The sumptuous exhibition “Balenciaga and Spanish Painting,” which opened this week at the Thyssen-Bornemisza Museum in Madrid (through September 2019), places the great couturier Cristóbal Balenciaga’s creative and technical masterworks—along with his elegant client commissions—in dialogue with iconic Spanish paintings. And what paintings!
The clearly persuasive curator Eloy Martínez de la Pera also worked on the museum’s Hubert de Givenchy exhibition in 2014-15 and the 2017-18 exhibition at the Cristóbal Balenciaga Museoa in Getaria celebrating the style of Rachel Lambert “Bunny” Mellon through some of the 660 pieces that the celebrated gardener and philanthropist bequeathed to the museum. For his latest masterwork, Eloy secured loans of spectacular art from the Prado and the Museum of Fine Arts of Bilbao as well as from distinguished private collections, along with clothes from museums, former Spanish clients and their families, and private collections—including a gratifying number from my own collection (@hamishbowlescollection).
When I was researching the first of two exhibitions that I curated on Balenciaga’s work and the impact of his Spanish homeland on it (“Balenciaga: Spanish Master,” initiated by Oscar de la Renta, at the Queen Sofía Spanish Institute in New York, and “Balenciaga and Spain” at the de Young Fine Art Museums in San Francisco), I began by making a pilgrimage to his birthplace—the medieval fishing village of Getaria on the Basque coast.On that trip I was beguiled by the Palacio Aldamar, sitting high on the hill overlooking the narrow, convoluted streets of the sea-walled village, where Balenciaga lived in the lower floors of a modest terraced house with his parents and siblings.
The villa’s turn of the century chatelaine, the Marchioness of Casa Torres, was a woman of immense Proustian elegance who dressed with the greatest Parisian dressmakers and milliners of the day. She employed Balenciaga’s mother as a seamstress—with responsibilities including helping the marchioness unpack the vast dress and hat boxes when they arrived containing her latest Parisian purchases. The aristocrat’s style had a profound influence on the young Balenciaga, who recalled that at the age of twelve he admired her one morning dressed in her Paris finery en route to mass—so much so, in fact, that he summoned the courage to tell her how elegant she was, boldly adding that he could make an outfit for her every bit as beautiful as the one she was wearing.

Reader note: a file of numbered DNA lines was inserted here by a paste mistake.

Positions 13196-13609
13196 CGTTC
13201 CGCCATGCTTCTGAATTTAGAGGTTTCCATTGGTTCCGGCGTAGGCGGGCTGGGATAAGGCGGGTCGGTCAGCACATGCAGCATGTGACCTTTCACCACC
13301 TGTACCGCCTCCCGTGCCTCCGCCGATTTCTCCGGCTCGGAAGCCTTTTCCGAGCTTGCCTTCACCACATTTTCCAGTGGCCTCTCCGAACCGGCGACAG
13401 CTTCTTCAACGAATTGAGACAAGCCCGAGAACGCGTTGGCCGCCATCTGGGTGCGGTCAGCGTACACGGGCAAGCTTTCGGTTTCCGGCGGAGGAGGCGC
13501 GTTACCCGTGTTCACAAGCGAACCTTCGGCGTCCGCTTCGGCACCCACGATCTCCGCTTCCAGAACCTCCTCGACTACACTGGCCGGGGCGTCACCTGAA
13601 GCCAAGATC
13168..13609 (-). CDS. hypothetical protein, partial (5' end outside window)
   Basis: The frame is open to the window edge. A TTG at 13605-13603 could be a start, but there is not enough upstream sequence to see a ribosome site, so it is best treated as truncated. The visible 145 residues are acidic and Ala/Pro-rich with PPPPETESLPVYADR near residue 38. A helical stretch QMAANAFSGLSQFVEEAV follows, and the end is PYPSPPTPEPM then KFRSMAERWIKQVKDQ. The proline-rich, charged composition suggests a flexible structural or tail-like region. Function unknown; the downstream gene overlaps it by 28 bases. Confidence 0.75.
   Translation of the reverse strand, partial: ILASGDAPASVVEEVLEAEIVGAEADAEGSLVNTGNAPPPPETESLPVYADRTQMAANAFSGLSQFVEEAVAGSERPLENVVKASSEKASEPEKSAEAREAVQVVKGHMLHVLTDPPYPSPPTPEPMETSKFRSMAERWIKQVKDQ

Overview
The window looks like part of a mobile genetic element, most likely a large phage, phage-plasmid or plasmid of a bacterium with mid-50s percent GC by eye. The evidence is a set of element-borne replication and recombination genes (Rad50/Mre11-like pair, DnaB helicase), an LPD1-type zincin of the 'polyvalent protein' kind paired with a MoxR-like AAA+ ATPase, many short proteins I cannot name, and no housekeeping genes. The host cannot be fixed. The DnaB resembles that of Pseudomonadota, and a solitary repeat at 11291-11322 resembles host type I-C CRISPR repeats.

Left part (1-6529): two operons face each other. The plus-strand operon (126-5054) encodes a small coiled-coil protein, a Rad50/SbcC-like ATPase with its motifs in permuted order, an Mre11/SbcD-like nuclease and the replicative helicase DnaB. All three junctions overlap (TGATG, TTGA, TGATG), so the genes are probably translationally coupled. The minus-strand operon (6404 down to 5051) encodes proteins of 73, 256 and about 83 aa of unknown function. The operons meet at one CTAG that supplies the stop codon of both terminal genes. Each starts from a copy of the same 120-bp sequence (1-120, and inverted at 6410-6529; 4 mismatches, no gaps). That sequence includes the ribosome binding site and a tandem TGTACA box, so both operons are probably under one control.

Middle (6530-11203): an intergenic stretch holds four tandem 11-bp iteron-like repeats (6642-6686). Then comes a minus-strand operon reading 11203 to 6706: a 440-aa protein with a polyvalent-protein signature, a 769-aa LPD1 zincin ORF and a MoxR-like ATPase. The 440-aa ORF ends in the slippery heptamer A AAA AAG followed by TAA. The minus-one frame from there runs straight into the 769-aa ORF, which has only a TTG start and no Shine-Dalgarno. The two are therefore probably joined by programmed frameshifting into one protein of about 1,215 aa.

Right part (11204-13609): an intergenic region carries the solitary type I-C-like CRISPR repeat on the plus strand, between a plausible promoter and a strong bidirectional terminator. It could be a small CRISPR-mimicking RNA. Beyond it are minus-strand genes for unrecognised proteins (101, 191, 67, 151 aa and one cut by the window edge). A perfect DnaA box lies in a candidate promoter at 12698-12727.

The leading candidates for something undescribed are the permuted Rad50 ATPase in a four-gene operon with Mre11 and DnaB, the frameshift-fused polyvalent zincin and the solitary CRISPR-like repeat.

The marchioness was intrigued enough to provide him with the fabric to execute his boast, and was so pleased with the result that she wore it to mass a week later. She subsequently arranged for Balenciaga, whose father had recently died, to apprentice to a famous English-style tailor in the nearby city of San Sebastian—a fashionable watering hole for the Spanish royal family and other aristocrats—and thus be in a position to help support his family. Balenciaga later repaid the marchioness for her kindness by gifting her granddaughter Fabiola the magnificent mink-trimmed, white-ribbed silk gown she wore to marry King Baudoin of the Belgians in the winter of 1960 (a dress included in the current exhibition, although no clients—who also included Princess Grace of Monaco and Mona Bismark—are mentioned in the object texts, a deliberate attempt to not “fetishize” the objects, as Martínez de la Pera explained). Thanks to the indefatigable efforts of Balenciaga’s friend and acolyte Hubert de Givenchy, the Palacio Aldamar is now the site of the dedicated Cristóbal Balenciaga Museoa, an institution that has loaned a number of pieces to this exhibition.
But it was not just to the latest fashions that Balenciaga was exposed chez the Casa Torres, for the Marquis de Casa Torres himself was a celebrated collector of historic Spanish art, with a notable collection that Balenciaga would have seen on his visits to the Palacio Aldamar. In a curatorial masterstroke, Eloy has assembled some of the pictures that once hung at the Casa Torres (and were subsequently given to the Prado, of which the marquis was a significant trustee) and arranged them in the first room of the exhibition. They include a breathtaking Saint Sebastian by El Greco, 1610-14 (cut down at some point in its life, and now reassembled in two pieces), Diego Velazquez’s Apostle’s Head, 1619-20; Francisco de Goya’s Cardinal Luis Maria de Borbon y Vallabriga, c. 1800, and Barolomé Esteban Murillo’s The Immaculate Conception, c. 1680. Setting the tone for the rest of the exhibition, Balenciaga garments are arranged in dialogue with these images, stylishly mounted to sing against black walls, and include one of the couturier’s iconic Infanta dresses from 1939 (from the collection of Madrid’s Museo del Traje), which helped to cement his reputation soon after he fled Spain’s Civil War and reestablished his already 20-year old couture house in Paris.